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Experts Share Four Ways to Start Mentally Preparing for a Return to Sports

Dr. Kevin Chapman applies his expertise as a clinical psychologist to those skilled in sports. 

“I played sports my whole life,” says Dr. Chapman, an all-conference sprinter and football player at Centre College in Danville, Kentucky. “Once an athlete, always an athlete.”

Dr. Chapman, who works with Louisville F.C., and Olympians, taps his expertise to help athletes develop strategies and approaches to cope with the loss of sport during COVID-19 — and develop a positive mindset for its eventual return. 

That includes his two daughters, a 15-year-old cheerleader and a 13-year-old sprinter and volleyball player. 

The latter has missed her entire season. 

“She was disappointed,” says Dr. Chapman, an expert with TrueSport, an organization committed to “changing the culture of youth sport by providing powerful educational tools to equip young athletes with the resources to build life skills and core values for success on and off the field. “More than anything, socialization was the big piece, not being able to see her teammates and friends.

“This is one of those times, where especially with youth and athletes, to not judge their emotions right now,” he adds. “In sports culture, we can communicate the wrong message about emotions.”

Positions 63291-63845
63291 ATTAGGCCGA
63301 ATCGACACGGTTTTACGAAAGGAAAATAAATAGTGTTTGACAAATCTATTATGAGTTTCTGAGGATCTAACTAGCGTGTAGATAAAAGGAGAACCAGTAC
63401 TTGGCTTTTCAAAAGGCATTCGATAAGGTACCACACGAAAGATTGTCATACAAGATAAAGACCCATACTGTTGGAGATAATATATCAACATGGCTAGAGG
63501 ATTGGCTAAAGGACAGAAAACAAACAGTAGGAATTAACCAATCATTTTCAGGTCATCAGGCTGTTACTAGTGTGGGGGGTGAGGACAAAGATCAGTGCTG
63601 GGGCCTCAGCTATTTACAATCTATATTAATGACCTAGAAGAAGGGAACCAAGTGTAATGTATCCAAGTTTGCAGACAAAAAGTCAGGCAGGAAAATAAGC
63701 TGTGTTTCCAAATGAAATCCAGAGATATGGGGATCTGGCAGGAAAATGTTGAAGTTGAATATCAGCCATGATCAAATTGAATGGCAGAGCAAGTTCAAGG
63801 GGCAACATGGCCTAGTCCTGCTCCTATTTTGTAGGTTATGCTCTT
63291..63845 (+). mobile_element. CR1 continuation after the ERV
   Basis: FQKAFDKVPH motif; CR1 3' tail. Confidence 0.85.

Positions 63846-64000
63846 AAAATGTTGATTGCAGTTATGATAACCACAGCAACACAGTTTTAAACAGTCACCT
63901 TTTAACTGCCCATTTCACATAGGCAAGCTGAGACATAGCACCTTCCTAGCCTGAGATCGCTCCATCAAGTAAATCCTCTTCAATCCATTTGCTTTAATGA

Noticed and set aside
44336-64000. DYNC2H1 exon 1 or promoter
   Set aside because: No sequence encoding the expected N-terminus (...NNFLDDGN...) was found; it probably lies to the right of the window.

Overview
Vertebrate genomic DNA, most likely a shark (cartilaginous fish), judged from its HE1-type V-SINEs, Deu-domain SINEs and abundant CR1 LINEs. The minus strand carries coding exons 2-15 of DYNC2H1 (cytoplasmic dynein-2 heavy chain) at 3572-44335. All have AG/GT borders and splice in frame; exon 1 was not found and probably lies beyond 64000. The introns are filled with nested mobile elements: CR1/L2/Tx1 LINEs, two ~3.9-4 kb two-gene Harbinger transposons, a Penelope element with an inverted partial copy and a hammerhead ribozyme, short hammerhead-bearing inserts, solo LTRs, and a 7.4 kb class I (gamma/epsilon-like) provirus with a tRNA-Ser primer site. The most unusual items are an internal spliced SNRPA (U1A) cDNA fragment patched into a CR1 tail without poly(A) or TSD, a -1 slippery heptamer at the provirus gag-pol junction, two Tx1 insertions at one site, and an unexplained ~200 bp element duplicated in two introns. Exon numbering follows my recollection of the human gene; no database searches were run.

Though parents may be busy or uncomfortable, Dr. Chapman insists families should have “hard conversations” about COVID-19.

“The whole gamut of emotions should be experienced by most people,” he says. “Recognize that anger, fear, are all related to grief. A lot of our youth are grieving. Loss of memories. So we must allow youth to experience any of those emotions.” 

Mike Bass was a longtime sports reporter and editor, and he’s now a certified professional coach who specializes in the mental and emotional side of sports. He notes that this unprecedented time has another effect that’s hard to overcome.

"We haven’t been here before, so kids are struggling,” says Bass, who is based in the Chicago area. “But parents are struggling, too. There’s nothing to compare it to. So the idea is to really listen to (to young athletes) and assure them what they are feeling is real.”

Dr. Chapman and Bass provide four ways athletes can keep their bodies and especially their minds sharp as sports start to chart a return.